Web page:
Friday, November 2, 2012

Old Shack



Today's picture shows a Black Family in front of their cabin. It looks to be a log-style cabin, but the roof appears to be in very bad shape. I think one good wind, and the roof would be gone. The picture was taken in 1914 near Sothern Pines, North Carolina.

12 comments:

  1. Walls look great, but lean a fair amount. But I wouldn't give you two cents for that roof, they must have had a thousand leaks in/on it.
    Needed to repair the roof so much, they did't take the ladder down.

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  2. That roof is worse than those adobe bricks you posted.

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  3. And I'm willing to bet they all lived in that tiny house. Such was life for Blacks in America (not only in the south) for a long, long time. And yet, other than the little boy on the far right, they are all dressed in neat, clean clothes, and took pride in their appearance.

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  4. Looking at the way the house is leaning I'd be more frightened that the whole place would come down on me in a stiff wind. I checked out Southern Pines, NC on the net. It looks like a great little town, very pretty. Good Climate, good fishing, what else do you need?

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  5. I think for that time period (less that 50 yrs out of the Civil War) that family was thrilled to have that house, leaky roof and all. Love the kneeling boy with the puppy and I can't figure out whats hanging from the front porch. maybe a wild turkey or a bushel of wheat?

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  6. Hope I don't bore anyone with a little history but I like history! Early settlers to Southern Pines were the Highland Scotts. It looks like at first there were 2 townships. East Southern Pines and West Southern Pines. The West was among the first incorporated African American towns in NC. So the house and the folks in the picture were most likely in what was then known as West Southern Pines. East and West merged in 1931 making for what looks like on their website as a very nice little town. Have a good weekend and all the best to my neighbors in NY,NJ, and the rest affected by Sandy.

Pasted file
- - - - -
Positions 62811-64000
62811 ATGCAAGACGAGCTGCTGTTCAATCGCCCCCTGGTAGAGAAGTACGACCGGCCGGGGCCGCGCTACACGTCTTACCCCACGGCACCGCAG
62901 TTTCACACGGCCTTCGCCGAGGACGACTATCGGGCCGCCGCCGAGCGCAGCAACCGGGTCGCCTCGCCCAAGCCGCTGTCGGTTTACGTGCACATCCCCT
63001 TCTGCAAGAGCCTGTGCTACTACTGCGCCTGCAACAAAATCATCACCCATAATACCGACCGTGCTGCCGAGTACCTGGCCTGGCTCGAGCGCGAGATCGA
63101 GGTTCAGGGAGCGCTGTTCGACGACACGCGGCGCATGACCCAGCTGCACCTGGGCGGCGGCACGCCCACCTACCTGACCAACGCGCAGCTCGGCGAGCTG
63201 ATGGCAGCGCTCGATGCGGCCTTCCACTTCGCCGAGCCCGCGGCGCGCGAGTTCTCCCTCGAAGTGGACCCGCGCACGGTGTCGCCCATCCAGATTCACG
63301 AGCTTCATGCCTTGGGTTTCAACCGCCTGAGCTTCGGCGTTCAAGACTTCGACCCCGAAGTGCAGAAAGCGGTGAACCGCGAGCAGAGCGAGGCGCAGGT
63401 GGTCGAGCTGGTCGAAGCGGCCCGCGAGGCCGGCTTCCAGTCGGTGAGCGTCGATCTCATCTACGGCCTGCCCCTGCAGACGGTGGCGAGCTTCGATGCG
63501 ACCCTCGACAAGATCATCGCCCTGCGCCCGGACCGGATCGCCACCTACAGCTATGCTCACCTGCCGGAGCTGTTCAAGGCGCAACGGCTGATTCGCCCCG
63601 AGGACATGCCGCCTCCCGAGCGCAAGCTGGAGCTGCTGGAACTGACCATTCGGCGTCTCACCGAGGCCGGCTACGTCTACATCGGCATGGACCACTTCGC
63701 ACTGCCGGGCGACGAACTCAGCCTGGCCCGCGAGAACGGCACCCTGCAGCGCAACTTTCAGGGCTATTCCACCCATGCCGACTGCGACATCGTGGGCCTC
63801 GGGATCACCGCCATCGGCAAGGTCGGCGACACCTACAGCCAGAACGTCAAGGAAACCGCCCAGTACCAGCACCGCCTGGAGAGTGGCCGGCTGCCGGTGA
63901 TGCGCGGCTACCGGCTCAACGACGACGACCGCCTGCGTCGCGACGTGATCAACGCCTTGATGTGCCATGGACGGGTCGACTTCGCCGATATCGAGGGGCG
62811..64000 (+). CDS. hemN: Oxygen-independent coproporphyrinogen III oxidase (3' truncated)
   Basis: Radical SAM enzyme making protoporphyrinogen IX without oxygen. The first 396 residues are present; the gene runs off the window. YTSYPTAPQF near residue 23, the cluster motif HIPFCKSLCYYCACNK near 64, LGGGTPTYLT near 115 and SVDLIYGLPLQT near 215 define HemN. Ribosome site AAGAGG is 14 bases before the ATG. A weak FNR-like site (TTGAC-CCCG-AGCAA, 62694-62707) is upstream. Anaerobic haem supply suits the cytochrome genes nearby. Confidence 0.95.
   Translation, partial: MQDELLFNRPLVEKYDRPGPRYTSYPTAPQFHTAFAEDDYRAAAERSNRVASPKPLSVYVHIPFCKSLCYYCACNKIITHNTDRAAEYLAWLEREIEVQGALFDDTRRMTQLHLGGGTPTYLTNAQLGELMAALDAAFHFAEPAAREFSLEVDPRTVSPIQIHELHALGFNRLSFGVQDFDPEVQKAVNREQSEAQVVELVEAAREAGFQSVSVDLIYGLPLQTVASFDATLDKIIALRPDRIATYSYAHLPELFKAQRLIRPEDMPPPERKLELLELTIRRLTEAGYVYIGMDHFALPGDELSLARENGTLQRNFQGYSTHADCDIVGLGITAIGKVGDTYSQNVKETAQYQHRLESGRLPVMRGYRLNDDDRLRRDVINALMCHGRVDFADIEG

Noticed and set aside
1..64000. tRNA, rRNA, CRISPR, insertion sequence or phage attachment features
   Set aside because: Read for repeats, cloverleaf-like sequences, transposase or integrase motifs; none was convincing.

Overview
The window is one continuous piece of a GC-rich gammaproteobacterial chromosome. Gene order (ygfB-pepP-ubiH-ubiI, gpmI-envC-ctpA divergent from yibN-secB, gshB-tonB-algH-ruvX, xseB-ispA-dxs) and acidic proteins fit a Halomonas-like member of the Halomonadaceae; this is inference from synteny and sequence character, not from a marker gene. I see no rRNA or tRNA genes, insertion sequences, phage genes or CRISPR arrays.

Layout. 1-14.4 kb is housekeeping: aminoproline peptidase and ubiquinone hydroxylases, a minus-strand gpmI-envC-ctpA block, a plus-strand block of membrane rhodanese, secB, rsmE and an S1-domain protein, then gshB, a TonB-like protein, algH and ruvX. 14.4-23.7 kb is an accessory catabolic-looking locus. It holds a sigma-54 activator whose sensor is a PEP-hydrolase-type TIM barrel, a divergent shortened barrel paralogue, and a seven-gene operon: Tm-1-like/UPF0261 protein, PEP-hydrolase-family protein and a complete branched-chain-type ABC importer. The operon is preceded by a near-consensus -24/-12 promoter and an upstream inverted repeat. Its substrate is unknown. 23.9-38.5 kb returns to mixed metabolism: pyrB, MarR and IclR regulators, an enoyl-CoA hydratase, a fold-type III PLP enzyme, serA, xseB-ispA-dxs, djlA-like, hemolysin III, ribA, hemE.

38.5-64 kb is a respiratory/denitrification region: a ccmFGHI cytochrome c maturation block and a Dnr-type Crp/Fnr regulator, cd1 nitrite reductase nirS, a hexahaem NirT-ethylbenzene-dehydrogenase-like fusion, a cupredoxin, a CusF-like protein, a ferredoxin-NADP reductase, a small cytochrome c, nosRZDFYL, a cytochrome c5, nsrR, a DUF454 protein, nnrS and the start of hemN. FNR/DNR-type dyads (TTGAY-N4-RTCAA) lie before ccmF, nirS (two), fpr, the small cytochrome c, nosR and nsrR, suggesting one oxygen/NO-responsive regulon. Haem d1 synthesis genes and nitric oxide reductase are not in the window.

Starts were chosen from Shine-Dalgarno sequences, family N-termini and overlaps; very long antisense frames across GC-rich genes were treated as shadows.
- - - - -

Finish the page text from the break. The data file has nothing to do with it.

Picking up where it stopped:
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  7. I am guessing that they are dressed up for this picture. Which is not to say that the did not take pride in their appearance, but that most likely they all worked hard in jobs that required getting dirty, just to survive. I am also guessing that the boy with the holes in his clothes is the lucky recipient of hand me downs which probably will be mended again and used for that baby when it is older. In those days, nothing went to waste!

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  8. Those are slab used as shingles. It was common in my area for putting a quick roof on small buildings like chicken coops as late as in the 1950's. Rails between the gables, and shingle direct onto the rails. first layer rounds down, second layer round up.

    Note the new lighter coloured slabs. Patching is under way.

    That is 50 years after the blacks went from fed slaves to starving free people who no one would hire or help. 40 acres of swamp or rock, and a retired army mule. Great life folks.

    Note the big kettle, about the right size for scalding hogs.

    Small logs in the cabin. The one I grew up in was 6 logs high, below the eaves, for about a 9 ft wall.

    This one looks like rocks for foundation/ground contact. It must have a wood floor.

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  9. The whole cabin is rather lopsided.
    The people do look neat and clean and hard working.

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  10. Tobacco drying under the (very) overhanging roof to the right?
    All in serviceable coats and shoes! Relatively prosperous, I suppose.

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  11. You know, I am wondering if this might actually be a tobacco barn, rather than a home. There are no windows, you can see straight through from the front door to the back, and that's a mighty bid hole around the chimney, which anybody who lived there would fix - pronto!

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  12. This picture warms my heart. I mean, even though their house looks like this, their family is still intact. @ Lady Anne: It seems like home to me. If you take a look closely, it seems like they cook their food at the right side area of the picture. And the roof seems like it was fixed over and over again, that's why it looked like a stack of wood on their roof.

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